Bipartisan bill to regulate CFPB rulemaking introduced in Congress

The proposal would require the CFPB director to issue guidance for compliance with consumer finance laws

Bipartisan bill to regulate CFPB rulemaking introduced in Congress

The Consumer Financial Protection Bureau would be required to issue guidance to mortgage lenders on how to comply with consumer finance laws under new legislation introduced in Congress.

The Give Useful Information to Define Effective Compliance (GUIDE) Compliance Act, or HR 5534, would regulate how the CFPB provides rules and guidance. The bill was introduced by House Financial Services Subcommittee on Housing and Insurance Chairman Sean Duffy (R-Wis.) and Congressman Ed Perlmutter (D-Colo.).

The bill proposed to require the CFPB director to issue “guidance” necessary or appropriate to carry out the purpose of the laws it is responsible for, including facilitating compliance. The bill also prohibits liability for reliance in good faith on guidance from the CFPB or any predecessor agency that was in effect at the time of such act or omission.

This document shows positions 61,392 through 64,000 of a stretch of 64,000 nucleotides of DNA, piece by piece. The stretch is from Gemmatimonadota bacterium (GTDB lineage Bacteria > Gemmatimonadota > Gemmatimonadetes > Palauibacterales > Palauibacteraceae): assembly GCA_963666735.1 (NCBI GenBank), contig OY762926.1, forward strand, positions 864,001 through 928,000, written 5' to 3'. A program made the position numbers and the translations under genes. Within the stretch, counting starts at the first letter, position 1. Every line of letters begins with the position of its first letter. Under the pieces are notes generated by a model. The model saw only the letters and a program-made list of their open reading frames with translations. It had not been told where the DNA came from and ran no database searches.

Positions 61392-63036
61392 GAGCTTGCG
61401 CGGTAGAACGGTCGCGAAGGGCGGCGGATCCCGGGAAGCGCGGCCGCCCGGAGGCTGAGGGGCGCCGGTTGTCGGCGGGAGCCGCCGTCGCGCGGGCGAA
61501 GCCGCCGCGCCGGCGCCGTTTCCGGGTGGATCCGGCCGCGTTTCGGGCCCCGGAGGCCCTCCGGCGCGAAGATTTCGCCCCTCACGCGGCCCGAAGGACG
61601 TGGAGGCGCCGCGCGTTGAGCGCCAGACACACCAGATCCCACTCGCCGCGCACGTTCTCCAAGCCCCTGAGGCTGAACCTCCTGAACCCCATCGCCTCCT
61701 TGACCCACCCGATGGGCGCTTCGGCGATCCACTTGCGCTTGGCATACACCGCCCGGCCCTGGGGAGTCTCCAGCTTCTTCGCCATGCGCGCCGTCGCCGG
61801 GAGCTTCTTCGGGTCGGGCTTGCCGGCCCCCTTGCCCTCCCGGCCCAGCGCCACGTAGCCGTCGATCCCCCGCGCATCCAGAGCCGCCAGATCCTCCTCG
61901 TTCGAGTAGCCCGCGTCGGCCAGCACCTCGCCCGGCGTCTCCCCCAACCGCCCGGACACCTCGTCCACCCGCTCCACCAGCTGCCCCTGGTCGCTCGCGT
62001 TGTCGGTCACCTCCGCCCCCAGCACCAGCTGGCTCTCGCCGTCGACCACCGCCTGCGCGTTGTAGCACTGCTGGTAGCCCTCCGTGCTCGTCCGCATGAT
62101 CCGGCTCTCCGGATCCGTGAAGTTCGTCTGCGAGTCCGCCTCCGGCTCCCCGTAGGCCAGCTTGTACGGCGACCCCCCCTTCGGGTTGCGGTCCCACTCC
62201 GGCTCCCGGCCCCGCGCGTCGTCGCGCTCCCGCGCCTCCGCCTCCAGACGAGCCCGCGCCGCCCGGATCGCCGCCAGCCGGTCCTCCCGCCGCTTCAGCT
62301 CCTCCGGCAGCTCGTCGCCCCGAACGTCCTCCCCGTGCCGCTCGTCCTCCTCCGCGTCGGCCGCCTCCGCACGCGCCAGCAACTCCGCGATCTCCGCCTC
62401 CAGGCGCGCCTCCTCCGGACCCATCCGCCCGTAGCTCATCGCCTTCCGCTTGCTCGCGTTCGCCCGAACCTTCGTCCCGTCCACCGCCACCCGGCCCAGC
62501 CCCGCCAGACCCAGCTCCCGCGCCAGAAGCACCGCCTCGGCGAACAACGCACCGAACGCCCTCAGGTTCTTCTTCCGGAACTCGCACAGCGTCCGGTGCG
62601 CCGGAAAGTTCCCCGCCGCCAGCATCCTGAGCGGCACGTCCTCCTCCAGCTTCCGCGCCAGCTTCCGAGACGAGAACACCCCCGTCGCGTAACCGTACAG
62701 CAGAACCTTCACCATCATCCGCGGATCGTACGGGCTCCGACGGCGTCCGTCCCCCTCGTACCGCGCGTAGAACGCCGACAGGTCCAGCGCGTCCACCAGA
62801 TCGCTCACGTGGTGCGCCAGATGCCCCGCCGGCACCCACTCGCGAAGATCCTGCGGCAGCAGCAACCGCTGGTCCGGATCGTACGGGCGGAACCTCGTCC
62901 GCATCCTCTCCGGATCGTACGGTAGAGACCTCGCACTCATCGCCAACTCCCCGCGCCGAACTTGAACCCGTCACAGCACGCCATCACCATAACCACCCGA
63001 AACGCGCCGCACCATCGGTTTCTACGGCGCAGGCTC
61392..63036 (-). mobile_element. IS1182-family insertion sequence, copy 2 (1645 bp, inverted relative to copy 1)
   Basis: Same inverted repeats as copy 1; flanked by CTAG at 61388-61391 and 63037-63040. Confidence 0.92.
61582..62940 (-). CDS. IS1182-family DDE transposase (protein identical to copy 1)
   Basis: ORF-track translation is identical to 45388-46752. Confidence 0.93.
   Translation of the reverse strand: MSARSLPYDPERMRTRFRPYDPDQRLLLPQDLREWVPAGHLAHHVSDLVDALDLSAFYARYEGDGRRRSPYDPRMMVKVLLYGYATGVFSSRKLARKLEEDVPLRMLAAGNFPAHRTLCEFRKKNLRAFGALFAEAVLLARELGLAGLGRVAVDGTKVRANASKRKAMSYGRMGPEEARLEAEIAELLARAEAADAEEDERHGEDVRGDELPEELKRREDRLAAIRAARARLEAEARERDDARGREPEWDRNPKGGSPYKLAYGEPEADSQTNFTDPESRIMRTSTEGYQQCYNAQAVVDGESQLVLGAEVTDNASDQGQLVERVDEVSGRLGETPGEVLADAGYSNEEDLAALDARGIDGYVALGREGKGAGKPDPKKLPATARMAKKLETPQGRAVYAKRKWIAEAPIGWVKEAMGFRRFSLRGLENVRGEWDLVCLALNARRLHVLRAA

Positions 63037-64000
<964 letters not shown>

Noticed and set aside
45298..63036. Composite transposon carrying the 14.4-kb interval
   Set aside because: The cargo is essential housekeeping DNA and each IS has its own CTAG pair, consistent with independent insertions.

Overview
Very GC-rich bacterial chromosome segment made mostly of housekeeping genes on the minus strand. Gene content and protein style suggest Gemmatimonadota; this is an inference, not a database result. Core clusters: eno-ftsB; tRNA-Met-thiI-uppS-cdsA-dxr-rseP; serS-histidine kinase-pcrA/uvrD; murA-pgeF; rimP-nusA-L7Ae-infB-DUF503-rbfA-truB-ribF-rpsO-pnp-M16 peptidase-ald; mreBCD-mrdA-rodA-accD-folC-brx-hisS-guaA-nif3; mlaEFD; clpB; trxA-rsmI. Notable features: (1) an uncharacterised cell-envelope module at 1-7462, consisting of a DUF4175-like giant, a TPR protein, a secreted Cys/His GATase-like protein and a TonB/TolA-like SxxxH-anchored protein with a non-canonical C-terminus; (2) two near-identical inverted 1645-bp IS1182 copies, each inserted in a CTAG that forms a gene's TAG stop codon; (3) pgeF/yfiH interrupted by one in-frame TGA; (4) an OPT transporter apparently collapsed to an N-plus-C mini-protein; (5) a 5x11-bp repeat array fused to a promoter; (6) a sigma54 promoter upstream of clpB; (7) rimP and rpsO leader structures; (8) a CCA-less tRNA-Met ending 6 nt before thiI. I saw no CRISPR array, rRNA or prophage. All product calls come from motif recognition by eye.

Additionally, the CFPB would be required to establish a process and timeframes for requests for guidance, including time limits to provide answers in response to requests for guidance, and to develop and publish guidelines for determining the size of any civil money penalties.

“The CFPB has historically ignored requests for guidance and clarification from American businesses, consumers, and Congress – especially in relation to the Know Before You Owe rule,” Duffy said. “That’s why I’m proud to sponsor bipartisan legislation to bring predictability and transparency to the CFPB’s rule-making process. The CFPB should focus on its mission to actually protect consumers rather than play ‘gotcha’ with ambiguous and surprising guidance for mortgage lenders.”

The Mortgage Bankers Association (MBA) welcomed the bill’s introduction, with President and CEO David Stevens saying he believes the bill can resolve regulation-by-enforcement.

"This is not an abstract concern,” Stevens said. “In 2015, CFPB issued its Know Before You Owe rule, overhauling disclosures for mortgage process. After issuing this rule, the bureau declined to offer guidance and timely answers, thereby confusing some consumers and other key market participants."